Over thirty folks showed up for TTJ’s zoom meeting on March 22, Transitioning to Spring: Creating Abundance! Jericho’s own Ann Gnagey presented, as well as guest speaker Bill McKibben.
Ann started us off, sharing a particular piece of knowledge that motivated her to get more proactive: she learned of ice cone data showing 400,000 years of stability between CO2 levels and temperatures, and how this delicate balance has ended recently with rapidly increasing CO2 levels. She said getting to work on building resiliency and educating others helped her through the depressing news.
Ann gave an overview of the three keys to sustainability: Solar Energy, Biodiversity, and Water Cycles (not enough time to cover; next meeting perhaps?)
She and husband Tom continue to make changes on their homestead to build resiliency; with power outages more common, they’re less reliant on freezing things and do more drying with solar dryers and greenhouses, plus lactofermentation to preserve their food.
Wanting to reduce their reliance on fossil fuels, they rely more on wood for cooking and heating. They recently developed a lumber operation on their land. Ann had many suggestions to offer, including extending the season at both ends with hoop houses, adding that old fashioned cold frames do just fine!
Bill McKibben spoke next, saying that while his particular focus of late has been the global picture, the global AND the local go hand in hand; Bill talked about his experiment with living for a year on the 100-Mile Diet; everything he consumed was grown or made within the Champlain Valley except for seasonings/spice (the Marco Polo rule). The biggest revelation, he said, was learning who grew what, and where; a true rediscovery of his surrounding community.
Bill, who communicates with Transition Towns founder, Rob Hopkins, called the TT movement “the quiet, up from the bottom revolution”. He said that since the last century, knowing one’s neighbors has become an optional thing as there is a perception that we don’t ‘need’ each other. On the contrary, he said; we need ‘social solidarity’ more than ever to face a challenging future.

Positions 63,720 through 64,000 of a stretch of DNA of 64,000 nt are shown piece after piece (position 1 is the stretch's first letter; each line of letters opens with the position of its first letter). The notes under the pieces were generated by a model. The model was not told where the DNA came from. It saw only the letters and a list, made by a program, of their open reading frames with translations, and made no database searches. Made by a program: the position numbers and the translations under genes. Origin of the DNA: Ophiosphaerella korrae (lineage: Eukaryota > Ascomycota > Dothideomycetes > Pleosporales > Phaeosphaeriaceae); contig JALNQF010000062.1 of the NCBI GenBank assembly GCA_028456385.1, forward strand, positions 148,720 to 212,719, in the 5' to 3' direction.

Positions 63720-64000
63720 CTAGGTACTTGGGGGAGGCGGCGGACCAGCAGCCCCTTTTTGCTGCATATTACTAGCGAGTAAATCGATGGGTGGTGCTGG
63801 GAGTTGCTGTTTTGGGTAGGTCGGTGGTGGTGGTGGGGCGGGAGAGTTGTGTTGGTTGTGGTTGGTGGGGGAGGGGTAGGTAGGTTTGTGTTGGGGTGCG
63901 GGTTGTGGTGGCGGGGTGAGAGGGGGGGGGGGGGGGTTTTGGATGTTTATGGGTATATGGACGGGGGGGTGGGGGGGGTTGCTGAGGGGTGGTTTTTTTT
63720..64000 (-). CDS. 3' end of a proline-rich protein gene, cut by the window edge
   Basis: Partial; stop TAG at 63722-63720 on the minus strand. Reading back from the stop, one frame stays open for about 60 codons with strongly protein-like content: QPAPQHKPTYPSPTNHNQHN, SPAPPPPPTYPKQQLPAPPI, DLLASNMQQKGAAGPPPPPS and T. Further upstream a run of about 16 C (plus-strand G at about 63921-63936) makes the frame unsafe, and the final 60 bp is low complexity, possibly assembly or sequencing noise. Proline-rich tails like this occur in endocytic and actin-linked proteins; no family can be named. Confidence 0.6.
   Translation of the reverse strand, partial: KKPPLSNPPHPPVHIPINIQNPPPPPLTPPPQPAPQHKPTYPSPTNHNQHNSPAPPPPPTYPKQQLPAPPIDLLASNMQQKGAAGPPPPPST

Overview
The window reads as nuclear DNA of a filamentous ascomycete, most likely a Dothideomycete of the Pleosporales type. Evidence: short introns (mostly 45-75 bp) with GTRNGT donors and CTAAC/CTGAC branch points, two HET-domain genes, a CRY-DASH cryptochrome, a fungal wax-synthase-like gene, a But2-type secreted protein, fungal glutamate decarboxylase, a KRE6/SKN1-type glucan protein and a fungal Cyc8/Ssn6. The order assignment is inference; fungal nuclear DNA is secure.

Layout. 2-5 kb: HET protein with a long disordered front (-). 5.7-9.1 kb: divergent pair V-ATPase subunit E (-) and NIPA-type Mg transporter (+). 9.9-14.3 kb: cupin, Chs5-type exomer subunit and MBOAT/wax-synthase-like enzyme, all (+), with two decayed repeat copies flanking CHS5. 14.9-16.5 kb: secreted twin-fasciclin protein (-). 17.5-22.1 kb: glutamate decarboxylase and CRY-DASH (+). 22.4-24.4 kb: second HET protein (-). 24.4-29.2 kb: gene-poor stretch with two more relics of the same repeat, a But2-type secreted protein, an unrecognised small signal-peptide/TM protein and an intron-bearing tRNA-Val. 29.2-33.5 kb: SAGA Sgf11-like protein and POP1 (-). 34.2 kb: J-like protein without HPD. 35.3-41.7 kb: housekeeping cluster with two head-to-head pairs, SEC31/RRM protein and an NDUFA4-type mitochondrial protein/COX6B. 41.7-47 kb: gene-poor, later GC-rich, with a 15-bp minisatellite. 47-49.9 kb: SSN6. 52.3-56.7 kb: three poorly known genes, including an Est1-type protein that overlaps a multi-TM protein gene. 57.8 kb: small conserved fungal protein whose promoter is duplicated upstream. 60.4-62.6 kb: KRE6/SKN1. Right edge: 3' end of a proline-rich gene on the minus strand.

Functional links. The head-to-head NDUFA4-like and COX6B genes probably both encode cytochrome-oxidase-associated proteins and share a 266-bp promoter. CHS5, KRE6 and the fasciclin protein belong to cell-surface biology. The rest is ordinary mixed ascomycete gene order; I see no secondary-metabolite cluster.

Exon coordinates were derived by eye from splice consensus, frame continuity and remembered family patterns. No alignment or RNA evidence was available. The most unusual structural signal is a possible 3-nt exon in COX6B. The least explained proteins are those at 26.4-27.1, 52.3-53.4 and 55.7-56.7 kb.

Bill addressed how to rebuild community by citing Vermont town meetings, saying they make people feel responsible for each other, thus defying our culture’s hyperindividualism.
Breakout discussions focused on citing examples of sharing with neighbors that exist now, as well as aspects we can build upon.
People mentioned examples of sharing with friends and neighbors rather than having formal networks. The Underhill Food Shed, though a great place to leave excess produce, lacks interactiveness. (Another option for excess produce is the veggie garden at Deborah Rawson Library, which donates produce to Jeri Hill Independent Living).
Discussion ensued around TTJ overseeing a neighbor-share program or at the very least, starting a Google Doc to exchange information and resources.
During the meeting, people were making generous offerings, from providing garden space to those in need, to lending a pipe bender (for building small hoop houses) to teaching how to compost. Recalling Bill McKibben’s comment that neighborliness is a skill that’s hard to relearn, I thought, right here at least the neighborly vibe is alive and well!
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